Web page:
Feb 15, 2019

Brazil's New Agricultural Frontier - Sandy Soils

Author: Michael Cordonnier/Soybean & Corn Advisor, Inc.

There has been a lot written about Brazil's agricultural expansion over the years as they emerged as the number one competitor for U.S. agriculture. There have also been a lot of concerns about deforestation and environmental damage as Brazil's agricultural production increased. One thing everyone can agree on is that it is better to increase the productivy on existing land instead of clearing new land to expand agricultural production.

With that in mind, an estimated 700 Brazilian scientists, agricultural professionals, government officials, agribusiness personnel, students, and environmental representatives are scheduled to participate in the III Brazilian Symposium of Sandy Soils to be held in May in the city of Campo Grande, which is the capital of Mato Grosso do Sul. Sandy soils have generally been shunned by farmers in Brazil interested in intensive agriculture because of their low productivity, but many are now pointing to sandy soils as the new agricultural frontier in Brazil.

There are many challenges associated with sandy soils such as: poor water holding capacity, low natural fertility, high aluminum levels (aluminum is generally toxic to plants), low organic matter, and they are highly erosive and easily degraded. There are also positive aspects of sandy soils including: they are generally deep, they have a relatively flat topography, they can be found close to existing infrastructure and consumers, and they can be irrigated.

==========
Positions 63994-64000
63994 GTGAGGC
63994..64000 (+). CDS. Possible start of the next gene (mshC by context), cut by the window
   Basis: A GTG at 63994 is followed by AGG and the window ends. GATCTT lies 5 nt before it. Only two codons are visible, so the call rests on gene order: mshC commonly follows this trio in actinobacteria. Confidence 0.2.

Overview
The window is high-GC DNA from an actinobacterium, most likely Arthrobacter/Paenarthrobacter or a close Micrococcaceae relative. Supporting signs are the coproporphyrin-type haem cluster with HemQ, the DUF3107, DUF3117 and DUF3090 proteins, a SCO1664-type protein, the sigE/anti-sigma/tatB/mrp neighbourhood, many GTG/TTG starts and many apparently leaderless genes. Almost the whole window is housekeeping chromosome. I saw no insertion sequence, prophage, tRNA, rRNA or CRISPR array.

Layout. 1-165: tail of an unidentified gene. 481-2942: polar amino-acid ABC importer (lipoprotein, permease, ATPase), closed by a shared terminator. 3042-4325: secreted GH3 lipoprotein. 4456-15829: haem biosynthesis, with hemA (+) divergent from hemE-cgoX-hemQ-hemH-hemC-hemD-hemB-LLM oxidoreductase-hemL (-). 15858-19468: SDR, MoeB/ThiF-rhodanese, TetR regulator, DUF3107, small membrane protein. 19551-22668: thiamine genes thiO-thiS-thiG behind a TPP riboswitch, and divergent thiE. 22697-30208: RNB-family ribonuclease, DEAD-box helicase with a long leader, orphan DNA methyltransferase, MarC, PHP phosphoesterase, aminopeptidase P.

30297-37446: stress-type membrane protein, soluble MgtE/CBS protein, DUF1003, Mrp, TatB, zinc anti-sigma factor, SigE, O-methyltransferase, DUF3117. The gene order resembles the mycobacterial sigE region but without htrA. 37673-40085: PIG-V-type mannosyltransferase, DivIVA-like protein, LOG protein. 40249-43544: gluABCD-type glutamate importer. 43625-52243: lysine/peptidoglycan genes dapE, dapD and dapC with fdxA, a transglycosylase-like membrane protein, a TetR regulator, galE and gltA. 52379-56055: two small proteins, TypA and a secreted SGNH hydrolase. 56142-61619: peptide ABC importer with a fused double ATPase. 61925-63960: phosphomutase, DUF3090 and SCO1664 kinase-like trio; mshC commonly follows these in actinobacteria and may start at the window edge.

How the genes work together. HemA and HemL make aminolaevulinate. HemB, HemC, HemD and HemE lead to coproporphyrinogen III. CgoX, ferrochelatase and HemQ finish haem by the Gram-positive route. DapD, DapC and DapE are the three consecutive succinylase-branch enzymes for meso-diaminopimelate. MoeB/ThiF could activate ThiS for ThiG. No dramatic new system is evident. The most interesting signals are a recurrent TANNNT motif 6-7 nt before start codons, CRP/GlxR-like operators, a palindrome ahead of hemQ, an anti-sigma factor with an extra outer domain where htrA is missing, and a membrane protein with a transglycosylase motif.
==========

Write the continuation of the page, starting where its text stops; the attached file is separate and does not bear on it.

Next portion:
Scientists at Embrapa have developed numerous cropping systems designed to make sandy soils more productive. One of the first technologies employed was No-Till Planting which helps to conserve existing soil moisture and it encourages increased water infiltration. One of the newer technologies has been Integrated Crops and Livestock rotations in which pastures are rotated with crop production resulting in increased crop production and livestock production.

The latest technology is Integrated Crop-Livestock-Forestry rotations. This system includes rotations of crops and pastures within forestry plantations. These systems improve the fertility of the soil and they increase the organic matter, both of which are critical components of soil fertility.

In the state of Mato Grosso do Sul alone, there are an estimated 8 million hectares of sandy soils (19.7 million acres) which are currently mostly pastures with a low carrying capacity. Across central Brazil, there are many millions of hectares of sandy soils which could be converted to intensive agriculture.

The symposium is sponsored by the Brazilian Soil Science Society (SBCS) and Embrapa and it will be held on the campus of the State University of Mato Grosso do Sul.